According to data released on September 9 by the United States Department of Agriculture (USDA), food insecurity levels in New Hampshire continued to decline during 2019, prior to the onset of the ongoing COVID-19 crisis. The report outlines the trends of reduced food insecurity in the nation and in New Hampshire, declining from the higher levels resulting from the Great Recession of 2007 to 2009. The overall improvements to the state economy through 2019, along with the effectiveness of key nutritional aid programs, did contribute to lower levels of food insecurity, although the benefits of the economic recovery did not reach all Granite Staters in an equal or timely manner. Although food insecurity levels declined through the years preceding 2020, the current crisis facing Granite Staters is not reflected in these 2019 data. The recent economic pressures on many individuals and families with lower incomes in New Hampshire have been severe, and current levels of food insecurity are very likely to be substantially higher.
Food Insecurity Prior to the COVID-19 Crisis
Data in the USDA report released on September 9, 2020 are collected through the Current Population Survey’s Food Security Supplement. This questionnaire is distributed to households throughout the country to estimate food security at national and regional levels. According to the USDA, food insecurity means that “households were, at times, unable to acquire adequate food for one or more household members because they had insufficient money and other resources for food.” To collect sufficient information to reliably estimate the percentage of households that are food insecure, three years of survey data are combined at the state level to calculate an estimate. This three-year time span is necessary at the state level to provide adequate data for meaningful analysis, which is particularly important for small population states like New Hampshire.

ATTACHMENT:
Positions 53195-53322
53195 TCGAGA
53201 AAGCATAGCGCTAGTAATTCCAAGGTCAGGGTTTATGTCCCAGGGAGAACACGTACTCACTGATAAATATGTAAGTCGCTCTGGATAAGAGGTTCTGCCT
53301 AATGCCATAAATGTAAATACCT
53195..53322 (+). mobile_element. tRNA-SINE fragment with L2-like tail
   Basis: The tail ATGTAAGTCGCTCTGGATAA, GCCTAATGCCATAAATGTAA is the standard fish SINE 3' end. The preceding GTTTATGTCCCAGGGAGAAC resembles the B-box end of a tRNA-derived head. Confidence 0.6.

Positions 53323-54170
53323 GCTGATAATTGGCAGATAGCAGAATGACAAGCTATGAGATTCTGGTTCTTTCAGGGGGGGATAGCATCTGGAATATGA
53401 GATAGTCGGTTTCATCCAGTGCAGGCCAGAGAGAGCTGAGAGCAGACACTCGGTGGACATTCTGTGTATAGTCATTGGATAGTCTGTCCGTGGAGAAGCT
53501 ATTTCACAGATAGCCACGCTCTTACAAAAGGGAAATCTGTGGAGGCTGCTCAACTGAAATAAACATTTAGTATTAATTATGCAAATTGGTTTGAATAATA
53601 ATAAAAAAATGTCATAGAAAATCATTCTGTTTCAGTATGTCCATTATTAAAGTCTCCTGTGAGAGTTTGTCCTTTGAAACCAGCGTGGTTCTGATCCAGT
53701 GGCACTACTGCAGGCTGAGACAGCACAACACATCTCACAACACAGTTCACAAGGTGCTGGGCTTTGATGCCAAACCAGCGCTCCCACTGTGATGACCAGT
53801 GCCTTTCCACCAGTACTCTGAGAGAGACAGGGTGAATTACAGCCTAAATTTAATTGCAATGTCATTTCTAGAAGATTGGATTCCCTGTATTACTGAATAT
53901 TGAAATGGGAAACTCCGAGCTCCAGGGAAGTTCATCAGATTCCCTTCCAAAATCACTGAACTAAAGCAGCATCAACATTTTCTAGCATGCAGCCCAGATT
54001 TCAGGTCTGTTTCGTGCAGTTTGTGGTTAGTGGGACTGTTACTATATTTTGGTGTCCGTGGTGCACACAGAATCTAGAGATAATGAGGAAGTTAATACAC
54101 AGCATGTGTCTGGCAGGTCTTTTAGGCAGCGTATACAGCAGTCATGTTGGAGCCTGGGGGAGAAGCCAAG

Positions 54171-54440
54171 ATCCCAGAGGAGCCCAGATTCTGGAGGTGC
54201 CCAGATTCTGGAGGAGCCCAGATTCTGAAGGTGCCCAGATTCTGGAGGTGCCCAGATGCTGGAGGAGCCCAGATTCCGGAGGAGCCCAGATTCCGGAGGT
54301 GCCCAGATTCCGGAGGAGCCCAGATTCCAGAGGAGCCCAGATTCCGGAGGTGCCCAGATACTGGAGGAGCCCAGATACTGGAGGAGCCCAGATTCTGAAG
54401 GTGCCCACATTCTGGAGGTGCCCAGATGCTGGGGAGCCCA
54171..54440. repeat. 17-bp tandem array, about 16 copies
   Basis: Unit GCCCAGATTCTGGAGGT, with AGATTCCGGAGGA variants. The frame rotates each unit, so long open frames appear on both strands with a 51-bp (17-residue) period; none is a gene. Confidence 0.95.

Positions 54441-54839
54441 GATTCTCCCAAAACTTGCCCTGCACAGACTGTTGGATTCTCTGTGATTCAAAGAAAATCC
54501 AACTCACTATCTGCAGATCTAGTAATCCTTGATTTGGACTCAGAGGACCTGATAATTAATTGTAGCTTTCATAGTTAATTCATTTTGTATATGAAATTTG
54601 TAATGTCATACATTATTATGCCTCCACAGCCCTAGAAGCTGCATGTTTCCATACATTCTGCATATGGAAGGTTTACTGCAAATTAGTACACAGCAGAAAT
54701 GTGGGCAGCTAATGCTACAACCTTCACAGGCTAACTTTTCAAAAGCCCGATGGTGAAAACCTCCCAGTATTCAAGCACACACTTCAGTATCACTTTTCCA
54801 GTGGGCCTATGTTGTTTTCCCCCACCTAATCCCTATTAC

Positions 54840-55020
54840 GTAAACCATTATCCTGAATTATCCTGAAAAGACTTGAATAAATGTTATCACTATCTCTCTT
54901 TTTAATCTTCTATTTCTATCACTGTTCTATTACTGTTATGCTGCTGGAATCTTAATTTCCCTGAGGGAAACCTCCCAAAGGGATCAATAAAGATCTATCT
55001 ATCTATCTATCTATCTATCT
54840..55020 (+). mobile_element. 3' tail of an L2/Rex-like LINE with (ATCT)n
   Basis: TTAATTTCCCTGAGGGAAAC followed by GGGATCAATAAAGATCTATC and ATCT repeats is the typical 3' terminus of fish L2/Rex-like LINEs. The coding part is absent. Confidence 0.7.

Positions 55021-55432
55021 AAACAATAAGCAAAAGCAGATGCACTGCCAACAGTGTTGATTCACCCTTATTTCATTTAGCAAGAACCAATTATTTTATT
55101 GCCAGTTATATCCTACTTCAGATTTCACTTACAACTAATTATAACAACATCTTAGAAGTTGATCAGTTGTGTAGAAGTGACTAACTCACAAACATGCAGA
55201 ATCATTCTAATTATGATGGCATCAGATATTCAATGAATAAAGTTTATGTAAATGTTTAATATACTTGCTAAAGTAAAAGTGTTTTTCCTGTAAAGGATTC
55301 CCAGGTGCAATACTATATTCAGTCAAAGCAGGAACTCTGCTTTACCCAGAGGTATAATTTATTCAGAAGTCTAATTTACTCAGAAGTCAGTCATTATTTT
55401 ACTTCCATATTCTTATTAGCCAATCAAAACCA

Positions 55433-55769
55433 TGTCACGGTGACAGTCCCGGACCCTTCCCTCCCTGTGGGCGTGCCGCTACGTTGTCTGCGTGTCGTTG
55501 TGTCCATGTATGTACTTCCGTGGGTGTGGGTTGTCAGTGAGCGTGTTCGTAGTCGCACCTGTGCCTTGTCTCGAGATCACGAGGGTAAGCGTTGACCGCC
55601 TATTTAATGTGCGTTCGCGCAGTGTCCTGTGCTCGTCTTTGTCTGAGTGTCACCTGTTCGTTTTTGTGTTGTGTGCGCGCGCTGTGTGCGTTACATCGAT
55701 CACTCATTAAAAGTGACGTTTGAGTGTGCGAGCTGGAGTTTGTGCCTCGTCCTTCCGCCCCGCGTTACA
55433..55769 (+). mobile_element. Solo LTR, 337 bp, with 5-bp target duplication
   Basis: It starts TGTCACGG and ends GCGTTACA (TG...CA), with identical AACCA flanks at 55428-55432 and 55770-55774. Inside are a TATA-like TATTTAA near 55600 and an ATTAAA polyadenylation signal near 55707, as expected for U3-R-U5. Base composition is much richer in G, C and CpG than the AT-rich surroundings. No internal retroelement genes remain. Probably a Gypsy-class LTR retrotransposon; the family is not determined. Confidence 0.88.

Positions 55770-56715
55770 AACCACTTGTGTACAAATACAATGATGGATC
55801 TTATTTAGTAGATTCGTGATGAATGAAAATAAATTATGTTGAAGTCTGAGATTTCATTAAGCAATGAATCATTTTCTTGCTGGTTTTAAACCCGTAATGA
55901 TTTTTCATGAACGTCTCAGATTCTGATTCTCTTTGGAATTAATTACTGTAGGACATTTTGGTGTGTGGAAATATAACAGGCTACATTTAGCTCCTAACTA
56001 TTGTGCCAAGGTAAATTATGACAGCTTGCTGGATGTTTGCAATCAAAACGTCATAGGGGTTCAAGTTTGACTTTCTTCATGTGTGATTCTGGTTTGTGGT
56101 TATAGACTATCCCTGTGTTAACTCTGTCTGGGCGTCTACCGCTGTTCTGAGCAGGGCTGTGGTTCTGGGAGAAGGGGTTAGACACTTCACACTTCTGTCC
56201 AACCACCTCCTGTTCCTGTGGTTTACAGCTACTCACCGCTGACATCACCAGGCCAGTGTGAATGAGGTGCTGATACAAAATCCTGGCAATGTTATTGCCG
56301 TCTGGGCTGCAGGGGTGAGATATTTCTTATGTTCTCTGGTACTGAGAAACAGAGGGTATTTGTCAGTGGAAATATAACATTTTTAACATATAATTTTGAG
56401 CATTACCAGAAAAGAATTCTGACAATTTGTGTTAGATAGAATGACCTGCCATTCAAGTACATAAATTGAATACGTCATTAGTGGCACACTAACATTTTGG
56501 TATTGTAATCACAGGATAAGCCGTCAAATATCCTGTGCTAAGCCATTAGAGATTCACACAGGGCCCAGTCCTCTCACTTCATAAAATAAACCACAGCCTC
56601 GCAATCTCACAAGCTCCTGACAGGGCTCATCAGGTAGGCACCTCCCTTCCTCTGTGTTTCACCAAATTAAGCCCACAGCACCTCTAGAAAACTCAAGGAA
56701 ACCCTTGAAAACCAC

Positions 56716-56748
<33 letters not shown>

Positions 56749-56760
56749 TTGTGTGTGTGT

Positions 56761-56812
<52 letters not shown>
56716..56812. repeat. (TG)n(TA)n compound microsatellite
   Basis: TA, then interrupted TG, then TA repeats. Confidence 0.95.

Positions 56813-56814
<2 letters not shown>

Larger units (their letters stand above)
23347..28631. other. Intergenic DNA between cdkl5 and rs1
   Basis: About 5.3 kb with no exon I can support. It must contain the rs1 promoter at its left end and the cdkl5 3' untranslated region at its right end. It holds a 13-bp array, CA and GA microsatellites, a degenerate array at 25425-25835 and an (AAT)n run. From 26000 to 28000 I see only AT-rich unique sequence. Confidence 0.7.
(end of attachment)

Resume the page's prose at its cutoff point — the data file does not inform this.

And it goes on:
In New Hampshire, 6.6 percent of households were estimated to be food insecure during the 2017-2019 period. This represents about 35,500 households where food insecurity was reported at least once in the past year. This figure is a reduction from the higher levels of estimated food insecurity experienced throughout the state from 2014 to 2016, where an estimated 9.6 percent of households were food insecure. This decrease in food insecurity is a statistically significant change, indicating a high probability the sample data reflects an actual change in conditions even when accounting for the limited sample sizes and the resulting margins of error. The 2007-2009 period, which includes the Great Recession but is prior to the low point in the state’s economy, had an estimated food insecurity level among households of 8.9 percent in New Hampshire. The 2017-2019 level of food insecurity dropped, in a statistically significant fashion, below levels experienced both during and immediately prior to the Great Recession. Compared to the nation overall, New Hampshire had lower levels of food insecurity over all periods in the last 15 years. However, food insecurity levels remained elevated for a longer period of time in New Hampshire, compared to the nation overall, during the recovery from the Great Recession.